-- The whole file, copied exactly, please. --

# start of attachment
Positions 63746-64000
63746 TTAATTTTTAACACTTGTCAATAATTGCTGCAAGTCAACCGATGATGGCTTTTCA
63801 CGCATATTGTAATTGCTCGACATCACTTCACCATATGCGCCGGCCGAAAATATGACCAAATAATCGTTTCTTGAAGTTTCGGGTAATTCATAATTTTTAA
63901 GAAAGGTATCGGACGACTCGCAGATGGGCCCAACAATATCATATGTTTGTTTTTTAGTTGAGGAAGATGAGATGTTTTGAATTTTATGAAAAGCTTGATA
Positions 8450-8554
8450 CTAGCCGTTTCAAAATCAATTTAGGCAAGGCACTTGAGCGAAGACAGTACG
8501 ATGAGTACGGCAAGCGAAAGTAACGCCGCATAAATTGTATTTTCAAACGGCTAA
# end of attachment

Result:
Positions 63746-64000
63746 TTAATTTTTAACACTTGTCAATAATTGCTGCAAGTCAACCGATGATGGCTTTTCA
63801 CGCATATTGTAATTGCTCGACATCACTTCACCATATGCGCCGGCCGAAAATATGACCAAATAATCGTTTCTTGAAGTTTCGGGTAATTCATAATTTTTAA
63901 GAAAGGTATCGGACGACTCGCAGATGGGCCCAACAATATCATATGTTTGTTTTTTAGTTGAGGAAGATGAGATGTTTTGAATTTTATGAAAAGCTTGATA
Positions 8450-8554
8450 CTAGCCGTTTCAAAATCAATTTAGGCAAGGCACTTGAGCGAAGACAGTACG
8501 ATGAGTACGGCAAGCGAAAGTAACGCCGCATAAATTGTATTTTCAAACGGCTAA